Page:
This idea resembles putting a lenticular lens onto the cone surface. The lenticular lens is an array of half-cylindrical lenses. In a wave-shaped cut plane that crosses a series of lenses, a ray that passed through the lens is spread out, but the ray passes straight through the lens in an orthogonal plane because the lens thickness is constant in the plane.
Figure 3 shows the characteristic of horizontal diffusion of the handmade lens and a machined one. A laser beam (532 nm wavelength, 1.5 mm diameter) was cast on the side surface of the screen. Diffused light was measured using a 2D luminance meter. Here, intensity is the average in each angle and is normalized by a maximum value.
The handmade lens naturally presented some difficulty for precise fabrication although we were able to examine several parameters briefly. It produced several recognizable streaky defects on the cone, thereby degrading the quality of the observed final 3D images. These defects caused a side lobe around −0.15° as shown in the profile of the handmade lens. This result also shows that the more accurate machined lens was brighter than the handmade lens.
Figure 4 presents the anisotropic optical function of the screen. Because of the limited horizontal diffusion, two beams projected on the same point pass through in different directions. The vertical diffusion is considerably wider than the horizontal diffusion. The diffusion characteristic of the outgoing light is specified as the full angle of radiation at half maximum (FAHM) of intensity. The measured FAHM of the machining lens was approximately 60° in the vertical direction and 0.1° in the horizontal direction.
3.3 Circular arrangement of projectors and modularization
The latest prototype employs tiny, 7-mm-wide qHD LCoS projectors. Those are arranged on a circle of 34 cm radius at a constant pitch; i.e. 288 projectors are at a 1.25° (7.4 mm) pitch on the circle. The screen is installed immediately beneath the tabletop surface and is covered by a thick black transparent acrylic plate. The projectors are arranged circularly underneath the 28-cm-deep table and are tilted 39° above for aiming at the screen as shown in Fig. 5. Here, the width of the slit-like fractional images observed on the conical screen is related to the horizontal diffusion characteristics of the screen. The angular pitches of the projectors are expected to equal the diffusion characteristics. In this prototype configuration, the distance between an eye at the annular viewing area and a projector arranged on the circle is approximately 1 m; therefore the perceived projectors’ angular pitch at the viewpoints is around 0.4° (7.4 mm / 1 m). To adjust the mismatch, a weak isotropic diffuser is applied to the screen in this implementation, which increases the horizontal angular diffusion from 0.1° to around 0.4°.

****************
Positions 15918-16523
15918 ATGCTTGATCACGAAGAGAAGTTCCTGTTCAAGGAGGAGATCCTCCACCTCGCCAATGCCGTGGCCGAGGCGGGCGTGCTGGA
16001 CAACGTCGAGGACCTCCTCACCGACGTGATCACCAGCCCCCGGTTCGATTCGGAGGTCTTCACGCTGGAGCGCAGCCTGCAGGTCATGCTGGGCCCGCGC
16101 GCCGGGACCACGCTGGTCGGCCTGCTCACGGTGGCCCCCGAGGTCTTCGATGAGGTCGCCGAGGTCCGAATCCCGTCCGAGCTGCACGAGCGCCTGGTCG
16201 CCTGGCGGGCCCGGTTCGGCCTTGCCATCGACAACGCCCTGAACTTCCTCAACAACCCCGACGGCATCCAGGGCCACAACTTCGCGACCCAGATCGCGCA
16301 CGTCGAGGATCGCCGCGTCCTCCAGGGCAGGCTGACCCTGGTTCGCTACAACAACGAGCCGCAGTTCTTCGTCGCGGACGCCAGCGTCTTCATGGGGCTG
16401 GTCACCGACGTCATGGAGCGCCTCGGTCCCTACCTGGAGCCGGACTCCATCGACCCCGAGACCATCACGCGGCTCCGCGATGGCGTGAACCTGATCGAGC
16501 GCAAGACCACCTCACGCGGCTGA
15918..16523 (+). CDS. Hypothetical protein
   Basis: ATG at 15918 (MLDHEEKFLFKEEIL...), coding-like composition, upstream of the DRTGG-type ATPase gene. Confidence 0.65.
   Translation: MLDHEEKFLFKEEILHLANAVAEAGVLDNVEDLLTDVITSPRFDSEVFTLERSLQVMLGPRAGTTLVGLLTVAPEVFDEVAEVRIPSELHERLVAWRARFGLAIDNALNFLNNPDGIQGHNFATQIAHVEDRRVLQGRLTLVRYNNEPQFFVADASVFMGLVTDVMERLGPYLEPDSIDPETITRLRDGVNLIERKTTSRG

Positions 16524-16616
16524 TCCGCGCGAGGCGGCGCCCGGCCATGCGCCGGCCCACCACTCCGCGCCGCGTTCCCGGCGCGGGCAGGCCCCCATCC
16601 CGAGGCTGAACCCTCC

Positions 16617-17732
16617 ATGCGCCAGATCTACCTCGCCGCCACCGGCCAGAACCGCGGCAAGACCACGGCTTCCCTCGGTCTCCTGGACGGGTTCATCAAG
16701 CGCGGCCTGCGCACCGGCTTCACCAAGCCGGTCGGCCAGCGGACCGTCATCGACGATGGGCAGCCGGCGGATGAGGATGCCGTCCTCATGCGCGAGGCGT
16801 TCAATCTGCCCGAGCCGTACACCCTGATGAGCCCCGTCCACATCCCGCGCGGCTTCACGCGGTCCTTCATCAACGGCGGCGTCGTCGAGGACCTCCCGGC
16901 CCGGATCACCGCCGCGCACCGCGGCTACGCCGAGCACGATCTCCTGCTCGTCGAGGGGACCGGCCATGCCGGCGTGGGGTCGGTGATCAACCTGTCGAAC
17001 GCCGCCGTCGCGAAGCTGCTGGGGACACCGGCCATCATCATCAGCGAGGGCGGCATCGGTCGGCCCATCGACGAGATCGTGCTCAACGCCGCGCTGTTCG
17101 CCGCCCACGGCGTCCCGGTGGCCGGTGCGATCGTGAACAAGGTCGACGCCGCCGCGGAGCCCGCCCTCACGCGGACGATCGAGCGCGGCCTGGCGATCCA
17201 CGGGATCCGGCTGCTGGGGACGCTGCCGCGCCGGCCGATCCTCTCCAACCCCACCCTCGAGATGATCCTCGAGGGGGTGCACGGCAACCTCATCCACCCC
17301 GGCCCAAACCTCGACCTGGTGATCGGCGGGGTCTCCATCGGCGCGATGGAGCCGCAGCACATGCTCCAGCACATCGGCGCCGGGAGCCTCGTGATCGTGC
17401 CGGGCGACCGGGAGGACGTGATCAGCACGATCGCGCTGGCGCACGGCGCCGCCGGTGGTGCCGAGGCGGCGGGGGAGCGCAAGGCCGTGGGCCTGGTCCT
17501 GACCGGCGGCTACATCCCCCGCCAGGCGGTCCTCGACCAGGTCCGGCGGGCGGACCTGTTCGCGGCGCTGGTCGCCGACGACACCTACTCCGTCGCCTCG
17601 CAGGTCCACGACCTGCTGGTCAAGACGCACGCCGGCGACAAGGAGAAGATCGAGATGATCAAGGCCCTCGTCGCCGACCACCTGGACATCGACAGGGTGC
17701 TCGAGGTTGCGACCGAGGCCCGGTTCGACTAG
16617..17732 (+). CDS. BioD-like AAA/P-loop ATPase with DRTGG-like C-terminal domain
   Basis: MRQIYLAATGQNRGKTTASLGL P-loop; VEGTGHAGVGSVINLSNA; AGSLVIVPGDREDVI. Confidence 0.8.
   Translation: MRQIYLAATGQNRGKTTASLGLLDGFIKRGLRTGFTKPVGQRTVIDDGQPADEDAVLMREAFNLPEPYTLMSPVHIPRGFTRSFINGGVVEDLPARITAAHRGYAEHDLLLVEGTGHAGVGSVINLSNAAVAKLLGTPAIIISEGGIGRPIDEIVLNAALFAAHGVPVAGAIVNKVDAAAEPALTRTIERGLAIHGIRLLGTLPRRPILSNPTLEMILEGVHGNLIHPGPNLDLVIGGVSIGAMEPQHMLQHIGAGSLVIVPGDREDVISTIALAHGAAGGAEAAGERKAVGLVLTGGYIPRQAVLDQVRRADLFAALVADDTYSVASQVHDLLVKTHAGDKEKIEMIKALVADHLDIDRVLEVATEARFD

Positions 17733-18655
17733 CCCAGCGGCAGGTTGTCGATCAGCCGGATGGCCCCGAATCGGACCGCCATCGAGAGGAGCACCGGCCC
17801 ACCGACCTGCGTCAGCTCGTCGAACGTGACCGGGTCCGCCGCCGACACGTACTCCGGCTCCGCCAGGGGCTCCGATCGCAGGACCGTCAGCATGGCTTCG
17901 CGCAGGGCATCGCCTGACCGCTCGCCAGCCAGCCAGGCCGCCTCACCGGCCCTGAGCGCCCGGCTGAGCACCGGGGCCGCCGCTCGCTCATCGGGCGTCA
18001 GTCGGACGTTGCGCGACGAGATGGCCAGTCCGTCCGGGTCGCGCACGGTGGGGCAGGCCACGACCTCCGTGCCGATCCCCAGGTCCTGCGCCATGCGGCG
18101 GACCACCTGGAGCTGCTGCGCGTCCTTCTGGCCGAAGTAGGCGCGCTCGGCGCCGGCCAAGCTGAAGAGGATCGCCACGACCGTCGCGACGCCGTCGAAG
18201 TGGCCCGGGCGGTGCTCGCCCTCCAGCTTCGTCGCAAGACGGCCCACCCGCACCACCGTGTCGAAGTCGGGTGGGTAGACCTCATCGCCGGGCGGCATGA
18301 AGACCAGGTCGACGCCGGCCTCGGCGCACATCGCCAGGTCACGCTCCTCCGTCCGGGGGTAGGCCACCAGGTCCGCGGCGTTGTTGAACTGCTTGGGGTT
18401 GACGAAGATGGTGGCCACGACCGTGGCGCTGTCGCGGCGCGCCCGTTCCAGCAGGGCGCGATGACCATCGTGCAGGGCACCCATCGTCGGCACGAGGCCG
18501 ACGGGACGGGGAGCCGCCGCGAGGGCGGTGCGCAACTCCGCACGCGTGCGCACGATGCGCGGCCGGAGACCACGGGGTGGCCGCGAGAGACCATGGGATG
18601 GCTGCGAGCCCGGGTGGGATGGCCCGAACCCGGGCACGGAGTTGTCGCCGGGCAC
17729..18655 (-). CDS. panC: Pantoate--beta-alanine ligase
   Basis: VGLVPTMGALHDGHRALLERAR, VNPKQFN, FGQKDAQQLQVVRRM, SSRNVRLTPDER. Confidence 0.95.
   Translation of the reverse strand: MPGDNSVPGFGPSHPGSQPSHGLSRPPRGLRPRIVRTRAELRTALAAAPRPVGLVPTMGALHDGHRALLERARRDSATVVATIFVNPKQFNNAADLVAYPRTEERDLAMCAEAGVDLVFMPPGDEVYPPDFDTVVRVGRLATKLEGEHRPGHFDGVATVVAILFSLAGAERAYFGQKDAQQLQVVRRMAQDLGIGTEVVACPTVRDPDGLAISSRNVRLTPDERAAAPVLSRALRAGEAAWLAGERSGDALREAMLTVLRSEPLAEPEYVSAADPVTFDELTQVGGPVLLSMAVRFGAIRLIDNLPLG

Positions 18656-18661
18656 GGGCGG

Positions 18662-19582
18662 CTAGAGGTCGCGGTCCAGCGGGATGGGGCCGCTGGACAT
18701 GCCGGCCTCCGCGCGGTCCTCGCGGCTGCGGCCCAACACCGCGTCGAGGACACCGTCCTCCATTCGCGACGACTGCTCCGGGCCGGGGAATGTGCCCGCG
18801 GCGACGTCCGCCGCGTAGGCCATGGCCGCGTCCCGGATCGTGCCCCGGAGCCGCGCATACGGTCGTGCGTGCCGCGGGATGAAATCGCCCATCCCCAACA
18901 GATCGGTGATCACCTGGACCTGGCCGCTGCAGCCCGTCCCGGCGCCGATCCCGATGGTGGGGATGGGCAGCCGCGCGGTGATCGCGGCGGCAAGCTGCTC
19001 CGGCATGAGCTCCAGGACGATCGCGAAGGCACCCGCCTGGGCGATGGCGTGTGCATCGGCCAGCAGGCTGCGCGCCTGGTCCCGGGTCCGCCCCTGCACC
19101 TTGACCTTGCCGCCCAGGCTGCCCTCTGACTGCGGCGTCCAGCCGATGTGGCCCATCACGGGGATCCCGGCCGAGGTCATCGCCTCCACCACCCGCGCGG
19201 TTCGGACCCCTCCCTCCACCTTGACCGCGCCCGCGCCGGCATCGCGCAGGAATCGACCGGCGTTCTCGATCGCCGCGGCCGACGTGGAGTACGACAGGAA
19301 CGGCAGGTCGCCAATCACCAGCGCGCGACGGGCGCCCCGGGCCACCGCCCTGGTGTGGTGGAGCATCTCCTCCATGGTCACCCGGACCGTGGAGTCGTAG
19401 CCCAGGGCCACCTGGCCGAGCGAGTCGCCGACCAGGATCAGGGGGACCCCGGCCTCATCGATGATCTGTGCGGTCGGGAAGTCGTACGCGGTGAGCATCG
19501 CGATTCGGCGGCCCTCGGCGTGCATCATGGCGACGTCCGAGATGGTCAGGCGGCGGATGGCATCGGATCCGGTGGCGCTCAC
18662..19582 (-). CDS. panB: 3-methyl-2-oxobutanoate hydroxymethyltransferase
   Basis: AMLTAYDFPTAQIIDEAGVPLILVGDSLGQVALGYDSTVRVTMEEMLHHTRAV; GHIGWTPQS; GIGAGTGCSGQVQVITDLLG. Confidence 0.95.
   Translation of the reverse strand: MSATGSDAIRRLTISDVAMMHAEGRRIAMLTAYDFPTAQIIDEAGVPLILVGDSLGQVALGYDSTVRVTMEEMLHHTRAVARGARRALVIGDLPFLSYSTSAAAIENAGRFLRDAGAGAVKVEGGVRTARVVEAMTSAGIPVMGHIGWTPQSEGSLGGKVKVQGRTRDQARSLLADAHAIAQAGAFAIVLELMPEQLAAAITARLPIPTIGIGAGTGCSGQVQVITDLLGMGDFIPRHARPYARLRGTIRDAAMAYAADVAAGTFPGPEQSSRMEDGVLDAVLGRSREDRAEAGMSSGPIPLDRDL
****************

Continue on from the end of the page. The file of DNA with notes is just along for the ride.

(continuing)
For ease-of-use and portability, we fabricated modular projector arrays, as shown in Fig. 6. Each module has 24 projectors and a video splitter. It inputs a video signal of 2400 × 1600 pixels in 60 Hz. Thereby, the video is split into 24 projection images of 400 × 400 pixels. One module covers 30° of viewing area. All together, 12 modules accomplish production of the 360°-view 3D images. The module works individually. A few modules are sufficient for a brief demonstration as shown in Fig. 6 right.
3.4 Generation of multi-perspective images
As depicted in Fig. 1, each projector does not cast a single perspective image that corresponds to a particular viewpoint such as Ea or Eb and photographed from there. Each projection image of 400 × 400 pixels must include multiple perspectives. Actually, each pixel of a projection image has a corresponding different viewpoint such as Ea and Eb. However, a common computer graphics rendering method generates an image based on a pinhole camera model. Therefore, we saw the need to prepare a special rendering algorithm for our purposes.
In our principle, each pixel of the projection images forms numerous directional rays. Each ray reaches different viewpoints. Figure 7 depicts the relation between any vertex Pa on a surface of the assumed 3D objects in the 3D world coordinate and corresponding pixel Pi at the projection image. To reproduce a virtual point light source at Pa, the pixel at Pi must convey the light property that is radiated from Pa and which marches along vector v.
The first step is to find a corresponding viewpoint for each pixel Pi. Here, we use a conical screen. Each parameter like shape of screen S, projector position Pp, and annular viewing area C is already known from the designed system configuration. We applied anisotropic diffusion for the screen. In this condition, an incoming ray at Ps projected from Pp and passed Pi is ideally radiated only in the vertical plane. Its outgoing light at Ps directly reaches C in the horizontal plane, as shown in Fig. 7 left. Therefore, appropriate viewpoint Pe on C for each Pi can be computed in this horizontal 2D plane. Its 3D position can be obtained easily from the height of C.
The second step is to compute vector v. Because Ps is obtained as the intersection of the known shape S and because vector (Pi – Pp) and Pe is also already known, v is defined as (Pe – Ps). Finally, Pa is derived as the intercession point of v and assumed 3D objects’ surface in the world coordinate.